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State Briefs

Posted: Thursday, August 30, 2001

Police check underage tobacco sales

JUNEAU - Police have city and state backing to investigate and enforce tobacco violations by vendors, according to a recent press release. The city recently approved a $22,000 contract with the state to fund police tobacco enforcement investigations.

Under the program police can set up controlled-buy operations to see if retailers will sell tobacco to anyone under 19. The program is aimed at reducing access to tobacco by minors and is sponsored by the Department of Health and Social Services' Division of Public Health.

Capt. Tom Porter said last fall police found one out of three vendors selling tobacco to people under 19 in Juneau.

Penalties for selling tobacco to youths, according to the press release, include a $300 fine for the person who made the sale and a suspension of the vendor's license to sell tobacco.

The contract allows funds for investigations until 2002 but will most likely be renewed until 2004, said State Tobacco Enforcement Coordinator Ed Sasser.

Duck season begins Saturday

JUNEAU - Duck hunting season will open Saturday with many bangs on the Mendenhall Wetlands State Game Refuge.

Shooting hours on the refuge start 30 minutes before sunrise, at 5:28 a.m. Saturday, and go until sunset, 7:57 p.m. Duck hunting season continues through Dec. 16.

The Alaska Department of Fish and Game is putting up signs at the 13 public access points to remind hunters to practice safe firearm use, avoid shooting toward roads or residential areas and respect other refuge users.

The signs also have maps showing all access points to the wetlands, including the Mendenhall Peninsula, the airport dike, Sunny Point, the refuge viewing platform on Egan Drive, and the Switzer Creek outflow.

Duck hunting regulations are available at the Alaska Department of Fish and Game, sporting goods stores and other vendors.

Prison term set for importer of nude dancers

ANCHORAGE - A man who escorted a troupe of Russian dancers to Anchorage to perform in a strip club received a stiff sentence from a federal judge.

U.S. District Court Judge James Fitzgerald sentenced Victor Virchenko to 212 years in prison Tuesday for visa fraud and bringing two 16-year-olds across state lines for immoral purposes.

Fitzgerald went beyond the 27-month sentence suggested by prosecutors and a defense attorney, and called Virchenko's conduct "despicable and inexcusable." Virchenko, 46, will be deported after completing his sentence.

Immigration officials arrested his dance group in January as they performed at the Crazy Horse, a local strip club. He is one of three men charged in the case. Prior to sentencing, the judge heard from the mothers of the two underage girls. They said their daughters believed they would perform at cultural festivals and never expected to dance naked. Both mothers said their daughters are no longer welcome in their village because they were portrayed in newspapers as prostitutes who knew they would be expected to perform nude.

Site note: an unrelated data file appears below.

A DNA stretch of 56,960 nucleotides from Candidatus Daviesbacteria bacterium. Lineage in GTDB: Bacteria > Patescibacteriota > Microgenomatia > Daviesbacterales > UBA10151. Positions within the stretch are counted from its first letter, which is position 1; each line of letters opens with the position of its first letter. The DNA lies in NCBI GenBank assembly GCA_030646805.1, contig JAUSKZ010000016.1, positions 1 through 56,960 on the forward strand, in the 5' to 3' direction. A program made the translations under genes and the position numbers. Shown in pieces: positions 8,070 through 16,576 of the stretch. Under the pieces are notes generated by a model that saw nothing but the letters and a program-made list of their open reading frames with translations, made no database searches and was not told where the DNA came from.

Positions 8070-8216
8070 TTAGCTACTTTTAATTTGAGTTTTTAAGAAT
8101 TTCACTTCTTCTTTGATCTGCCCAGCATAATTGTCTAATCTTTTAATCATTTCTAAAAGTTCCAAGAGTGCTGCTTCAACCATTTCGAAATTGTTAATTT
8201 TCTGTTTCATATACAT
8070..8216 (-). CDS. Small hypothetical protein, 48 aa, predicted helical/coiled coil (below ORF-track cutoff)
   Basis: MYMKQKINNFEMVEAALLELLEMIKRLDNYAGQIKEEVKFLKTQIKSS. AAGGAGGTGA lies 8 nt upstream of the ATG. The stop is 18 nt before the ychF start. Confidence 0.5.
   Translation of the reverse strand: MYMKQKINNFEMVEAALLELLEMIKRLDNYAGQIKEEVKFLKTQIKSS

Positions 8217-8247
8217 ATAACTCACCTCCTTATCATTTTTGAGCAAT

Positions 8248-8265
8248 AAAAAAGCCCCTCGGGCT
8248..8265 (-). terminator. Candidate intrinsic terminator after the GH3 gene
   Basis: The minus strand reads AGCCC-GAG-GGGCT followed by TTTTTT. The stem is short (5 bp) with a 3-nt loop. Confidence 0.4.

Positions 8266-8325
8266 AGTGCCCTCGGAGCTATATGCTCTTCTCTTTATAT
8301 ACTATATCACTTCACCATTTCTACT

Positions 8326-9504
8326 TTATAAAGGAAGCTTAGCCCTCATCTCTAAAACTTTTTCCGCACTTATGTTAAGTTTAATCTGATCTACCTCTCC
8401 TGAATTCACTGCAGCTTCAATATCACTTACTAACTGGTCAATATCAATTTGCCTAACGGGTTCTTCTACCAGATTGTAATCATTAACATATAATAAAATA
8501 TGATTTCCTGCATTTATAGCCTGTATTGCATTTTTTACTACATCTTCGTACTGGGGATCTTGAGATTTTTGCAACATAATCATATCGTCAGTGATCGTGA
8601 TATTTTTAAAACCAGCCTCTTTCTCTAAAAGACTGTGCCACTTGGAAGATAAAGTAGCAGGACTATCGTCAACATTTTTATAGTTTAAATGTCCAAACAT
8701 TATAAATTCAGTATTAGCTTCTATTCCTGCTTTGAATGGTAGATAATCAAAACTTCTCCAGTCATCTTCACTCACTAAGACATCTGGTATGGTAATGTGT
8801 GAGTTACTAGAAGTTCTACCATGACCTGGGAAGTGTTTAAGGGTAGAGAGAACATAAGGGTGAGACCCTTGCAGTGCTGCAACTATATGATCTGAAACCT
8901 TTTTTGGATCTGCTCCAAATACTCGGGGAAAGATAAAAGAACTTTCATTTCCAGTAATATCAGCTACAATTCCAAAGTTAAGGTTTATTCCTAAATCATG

Virchenko, Chugiak resident Tony Kennard and Pavel Agafonov of Marietta, Ga., originally were charged with 23 counts, including crimes under a new anti-exploitation law aimed at international traffickers in women and children. In June, the three men agreed to plead guilty to reduced charges, with the understanding that more serious charges including kidnapping, forced labor and witness intimidation would be dropped.

Doctor sentenced in sex-for-drugs case

FAIRBANKS - Former Tanana Valley Clinic doctor Stephen Grandstaff, convicted of trading prescription drugs for sexual favors, was sentenced Wednesday to 20 years in prison.

Superior Court Judge Ralph Beistline sentenced Grandstaff to 34 years, suspending 14. He also sentenced Grandstaff to 10 years probation.

Grandstaff, who was convicted after a three-week trial in May, faced a theoretical maximum of 875 years in prison.

Grandstaff, 39, was indicted last year on 105 felony counts, the result of charges that he singled out vulnerable Medicaid patients, got them addicted to prescription narcotics and began exchanging the drugs for sexual favors. A jury convicted him of 73 counts, including 32 counts of second-degree and 36 counts of fourth-degree misconduct involving a controlled substance, three counts of second-degree theft and one count each of first- and second-degree sexual assault.

The charges related to four women, three of whom testified at the trial and a sentencing hearing Tuesday. The fourth died of an unrelated drug overdose in 1999, the Fairbanks Daily News-Miner reported.

Several of the women who testified Tuesday said Grandstaffs actions had shaken their faith in the medical profession and said the crimes had had disastrous effects on their mental states.

Every day I cry, sometimes all day, said one victim. I have a scared, fearful feeling inside me that makes it almost impossible to enjoy life.



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